A bishop accused by a nun of repeatedly raping her over two years has been summoned for questioning by police in India. It comes as several nuns continue to protest outside the High Court to demand justice for the sister.
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Amid claims that authorities are failing to take action against the bishop, police have summoned Franco Mulakkal, the head of the Jalandhar diocese in the northern Punjab state, for questioning on September 19.
A 43-year-old nun from the Missionaries of Jesus accused the bishop of raping her up to 13 times for two years from May 2014. Police said they will decide after questioning Mulakkal whether to arrest him in connection with the allegations, which were first made by the nun on June 27.
Mulakkal escaped being charged on August 10 – even though police issued a statement to the High Court apparently confirming the bishop had raped the nun. He was then questioned on August 13 but, police claim they only realized “contradictions” in his statements after that.
“Now we have decided to clear the contradictions in the bishop’s statements,” investigating officer Subhash said.
Mullakal for his part denounced the accusations, saying the nun made the claims in retaliation for him disciplining her.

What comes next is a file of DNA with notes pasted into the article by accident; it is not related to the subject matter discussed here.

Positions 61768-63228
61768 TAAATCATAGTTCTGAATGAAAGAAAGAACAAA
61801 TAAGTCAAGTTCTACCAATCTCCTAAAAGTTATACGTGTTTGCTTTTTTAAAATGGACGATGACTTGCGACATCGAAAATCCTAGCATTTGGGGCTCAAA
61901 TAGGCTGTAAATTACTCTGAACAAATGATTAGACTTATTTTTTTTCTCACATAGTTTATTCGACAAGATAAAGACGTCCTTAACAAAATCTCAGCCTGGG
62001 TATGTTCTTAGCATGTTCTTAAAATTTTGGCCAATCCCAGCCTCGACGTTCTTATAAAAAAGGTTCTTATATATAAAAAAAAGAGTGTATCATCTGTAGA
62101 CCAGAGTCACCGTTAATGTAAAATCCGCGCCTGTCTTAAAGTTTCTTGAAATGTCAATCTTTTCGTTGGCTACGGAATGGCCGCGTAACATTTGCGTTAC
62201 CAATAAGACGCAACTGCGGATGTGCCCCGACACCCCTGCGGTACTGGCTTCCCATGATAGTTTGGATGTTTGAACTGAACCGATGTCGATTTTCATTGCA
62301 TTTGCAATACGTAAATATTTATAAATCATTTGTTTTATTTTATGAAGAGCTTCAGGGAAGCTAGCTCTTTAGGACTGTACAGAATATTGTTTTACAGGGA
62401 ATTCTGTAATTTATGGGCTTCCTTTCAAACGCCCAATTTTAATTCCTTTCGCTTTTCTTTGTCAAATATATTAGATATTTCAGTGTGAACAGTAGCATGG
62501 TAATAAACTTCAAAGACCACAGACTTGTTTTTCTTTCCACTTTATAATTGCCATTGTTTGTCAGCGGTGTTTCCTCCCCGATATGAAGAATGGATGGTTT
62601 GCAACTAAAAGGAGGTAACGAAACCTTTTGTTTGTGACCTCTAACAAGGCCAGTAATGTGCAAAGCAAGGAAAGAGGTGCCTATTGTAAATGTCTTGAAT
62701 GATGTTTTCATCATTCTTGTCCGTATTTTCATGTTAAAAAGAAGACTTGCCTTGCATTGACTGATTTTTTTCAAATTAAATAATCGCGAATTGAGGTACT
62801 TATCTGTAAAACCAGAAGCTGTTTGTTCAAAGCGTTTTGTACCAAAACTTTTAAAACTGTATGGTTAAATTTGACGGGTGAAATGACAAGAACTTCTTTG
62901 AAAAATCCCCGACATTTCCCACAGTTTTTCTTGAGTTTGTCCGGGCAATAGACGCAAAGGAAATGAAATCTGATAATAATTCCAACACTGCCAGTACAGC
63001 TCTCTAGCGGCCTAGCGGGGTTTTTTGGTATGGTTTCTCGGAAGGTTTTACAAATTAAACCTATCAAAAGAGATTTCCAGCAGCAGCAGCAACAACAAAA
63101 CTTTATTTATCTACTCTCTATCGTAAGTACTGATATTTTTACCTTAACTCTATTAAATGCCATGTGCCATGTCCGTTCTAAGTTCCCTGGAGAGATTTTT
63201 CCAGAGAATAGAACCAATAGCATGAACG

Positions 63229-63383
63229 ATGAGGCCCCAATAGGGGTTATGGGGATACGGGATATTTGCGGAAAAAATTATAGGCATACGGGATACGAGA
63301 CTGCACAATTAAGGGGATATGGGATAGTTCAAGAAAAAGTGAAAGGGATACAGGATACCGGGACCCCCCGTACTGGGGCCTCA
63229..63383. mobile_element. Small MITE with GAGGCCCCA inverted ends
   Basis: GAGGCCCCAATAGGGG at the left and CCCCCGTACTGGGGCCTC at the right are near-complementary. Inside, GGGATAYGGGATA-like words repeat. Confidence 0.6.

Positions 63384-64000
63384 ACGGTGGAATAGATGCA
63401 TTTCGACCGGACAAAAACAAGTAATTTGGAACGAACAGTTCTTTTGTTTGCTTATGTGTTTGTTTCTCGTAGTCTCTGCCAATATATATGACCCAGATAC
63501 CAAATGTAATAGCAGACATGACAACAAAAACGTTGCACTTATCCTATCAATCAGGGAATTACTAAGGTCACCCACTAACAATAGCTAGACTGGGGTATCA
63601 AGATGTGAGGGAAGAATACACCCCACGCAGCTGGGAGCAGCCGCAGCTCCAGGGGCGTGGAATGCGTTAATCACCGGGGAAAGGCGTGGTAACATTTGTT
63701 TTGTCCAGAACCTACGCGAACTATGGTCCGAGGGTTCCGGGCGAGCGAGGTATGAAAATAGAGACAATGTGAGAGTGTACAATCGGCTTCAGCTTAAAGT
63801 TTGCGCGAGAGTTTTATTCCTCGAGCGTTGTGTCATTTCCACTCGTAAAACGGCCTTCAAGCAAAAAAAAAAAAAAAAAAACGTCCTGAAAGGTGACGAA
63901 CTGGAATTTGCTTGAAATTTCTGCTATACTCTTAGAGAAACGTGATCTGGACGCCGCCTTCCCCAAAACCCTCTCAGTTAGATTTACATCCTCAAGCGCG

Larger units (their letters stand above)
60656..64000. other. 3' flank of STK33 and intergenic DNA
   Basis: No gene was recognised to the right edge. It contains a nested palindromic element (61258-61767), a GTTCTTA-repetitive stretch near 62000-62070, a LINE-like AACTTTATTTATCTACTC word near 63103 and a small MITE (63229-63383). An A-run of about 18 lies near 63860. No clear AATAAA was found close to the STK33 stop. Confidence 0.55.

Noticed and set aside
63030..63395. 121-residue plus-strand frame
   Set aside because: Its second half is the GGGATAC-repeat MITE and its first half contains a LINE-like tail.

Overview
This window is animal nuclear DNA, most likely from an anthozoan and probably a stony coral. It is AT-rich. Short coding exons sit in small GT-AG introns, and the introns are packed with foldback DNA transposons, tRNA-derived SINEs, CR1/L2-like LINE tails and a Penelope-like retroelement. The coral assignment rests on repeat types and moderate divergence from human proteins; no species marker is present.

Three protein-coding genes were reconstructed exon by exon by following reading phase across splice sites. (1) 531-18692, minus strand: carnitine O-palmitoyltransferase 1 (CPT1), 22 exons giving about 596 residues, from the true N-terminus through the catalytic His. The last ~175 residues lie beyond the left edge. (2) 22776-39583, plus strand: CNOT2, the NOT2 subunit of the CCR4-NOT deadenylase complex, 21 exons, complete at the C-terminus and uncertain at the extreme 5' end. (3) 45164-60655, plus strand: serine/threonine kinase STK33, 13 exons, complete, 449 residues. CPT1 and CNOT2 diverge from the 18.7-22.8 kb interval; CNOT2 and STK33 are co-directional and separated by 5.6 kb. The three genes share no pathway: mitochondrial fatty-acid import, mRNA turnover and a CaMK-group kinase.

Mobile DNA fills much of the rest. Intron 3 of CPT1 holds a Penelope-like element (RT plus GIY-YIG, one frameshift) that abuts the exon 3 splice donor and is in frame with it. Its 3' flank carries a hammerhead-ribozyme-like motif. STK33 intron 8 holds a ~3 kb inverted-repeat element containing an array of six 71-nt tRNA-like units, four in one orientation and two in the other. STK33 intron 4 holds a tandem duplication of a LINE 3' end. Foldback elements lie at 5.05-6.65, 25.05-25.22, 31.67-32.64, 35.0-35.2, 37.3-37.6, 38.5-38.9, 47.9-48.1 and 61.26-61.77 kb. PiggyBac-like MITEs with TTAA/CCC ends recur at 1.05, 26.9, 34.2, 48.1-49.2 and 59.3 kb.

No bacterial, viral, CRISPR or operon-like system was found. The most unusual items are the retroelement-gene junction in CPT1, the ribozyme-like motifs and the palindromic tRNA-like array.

Meanwhile, five nuns have attracted public support for their protest near the High Court in Kochi, Kerala, against the long delay in taking action against the alleged rapist.
Supporters include a string of local celebreties, such as filmmakers and actors Major Ravi, Aashiq Abu and Shahabas Aman, who met the protesters, as well as Joy Mathew who led a march in solidarity with the sisters in Kozhikode.
The Vatican has refused to comment on the case, but the Kerala Catholic Bishops Council (KCBC) denounced the nuns’ protest, saying it was aimed at tarnishing the Church as an institution.
As her mission accused her of “crucifying an innocent man,” the nun wrote a letter to the Vatican representative in India on September 8.
In a seven-page letter to Giambattista Diquattro, the nun claimed she was being ostracized in her Kuruvilanga convent since making the allegations to the point where she was prevented from attending Mass.
The reason authorities have been unable to arrest the bishop is his “political and economic power,” the letter reads, while adding that the Church’s “silence” is “humiliating” her.